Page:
Horace B. Folsom of Mount Vernon, Georgia, editor and historian, made the main address during the annual meeting of the Midway Society in Midway Church in April 1939. One part of his speech had to do with moving Midway Church to allow a widening of U.S. Highway 17.
“This church,” he said, “was a landmark before Portland cement was known in America. It must not be touched,” he continued, “except as a last resort. Progress and utility are prosaic necessities, but Midway Church is divine in its grandeur and hallowed ground.”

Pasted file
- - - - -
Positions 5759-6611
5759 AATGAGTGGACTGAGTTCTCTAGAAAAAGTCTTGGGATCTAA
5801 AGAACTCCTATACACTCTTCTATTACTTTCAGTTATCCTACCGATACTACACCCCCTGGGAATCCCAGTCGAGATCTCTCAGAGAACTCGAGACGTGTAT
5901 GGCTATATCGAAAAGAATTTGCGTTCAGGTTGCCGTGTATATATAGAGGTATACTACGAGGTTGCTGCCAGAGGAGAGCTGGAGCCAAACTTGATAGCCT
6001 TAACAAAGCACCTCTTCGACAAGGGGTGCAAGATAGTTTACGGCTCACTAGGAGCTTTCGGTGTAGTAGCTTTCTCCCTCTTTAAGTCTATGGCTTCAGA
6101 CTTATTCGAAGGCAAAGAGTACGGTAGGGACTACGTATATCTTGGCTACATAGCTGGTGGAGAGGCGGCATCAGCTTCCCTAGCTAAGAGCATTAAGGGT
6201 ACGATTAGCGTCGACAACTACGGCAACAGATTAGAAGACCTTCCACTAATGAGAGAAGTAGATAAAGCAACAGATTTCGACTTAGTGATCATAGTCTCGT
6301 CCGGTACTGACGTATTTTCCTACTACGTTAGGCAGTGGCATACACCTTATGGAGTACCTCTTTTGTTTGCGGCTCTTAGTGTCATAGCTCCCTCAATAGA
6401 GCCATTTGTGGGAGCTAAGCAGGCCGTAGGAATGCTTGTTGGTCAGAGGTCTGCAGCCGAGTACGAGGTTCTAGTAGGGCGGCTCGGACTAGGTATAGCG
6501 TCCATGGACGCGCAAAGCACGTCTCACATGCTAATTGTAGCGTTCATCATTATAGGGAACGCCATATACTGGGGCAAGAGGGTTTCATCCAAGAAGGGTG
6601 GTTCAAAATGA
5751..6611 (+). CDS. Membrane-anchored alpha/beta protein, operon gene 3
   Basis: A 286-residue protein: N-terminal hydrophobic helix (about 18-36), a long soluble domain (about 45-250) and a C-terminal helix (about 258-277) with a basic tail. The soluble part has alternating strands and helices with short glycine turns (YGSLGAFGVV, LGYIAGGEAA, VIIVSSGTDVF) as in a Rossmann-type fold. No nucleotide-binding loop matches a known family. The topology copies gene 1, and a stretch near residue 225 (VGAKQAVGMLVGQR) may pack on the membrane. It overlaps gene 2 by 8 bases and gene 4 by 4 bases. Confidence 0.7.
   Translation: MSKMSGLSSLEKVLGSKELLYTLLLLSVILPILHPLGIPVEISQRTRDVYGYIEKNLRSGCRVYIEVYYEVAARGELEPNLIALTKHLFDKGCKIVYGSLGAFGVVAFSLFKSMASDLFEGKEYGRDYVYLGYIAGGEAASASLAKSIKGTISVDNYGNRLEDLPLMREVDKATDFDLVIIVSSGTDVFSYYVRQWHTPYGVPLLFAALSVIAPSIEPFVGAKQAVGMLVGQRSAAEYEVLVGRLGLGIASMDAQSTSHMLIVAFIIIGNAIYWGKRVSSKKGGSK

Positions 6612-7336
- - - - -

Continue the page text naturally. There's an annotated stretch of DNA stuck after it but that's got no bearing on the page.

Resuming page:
Folsom said that the problem could be solved by diverting U.S. Highway 17 around Midway Church and its cemetery, enlarging the corporate limits of the Town of Midway, and making the spot a national park.
“No spot in Georgia could be more easily and economically converted into a national park,” he claimed, “one in keeping with the dignity of the nation.” He said, “It is a veritable park as it is, but its sacred relics are constantly endangered by the rapid traffic demand of a fast age.”
Folsom said that the original coastal highway “was born in 1803 when the same six counties now unified in the Coastal Highway District were united in a road-building project, which, of course, became a necessary and popular roadway during the ante-bellum period.”
The Midway Church building was moved, U.S. Highway 17 was widened, and the spot never became a national park. It remained a historical landmark from the past.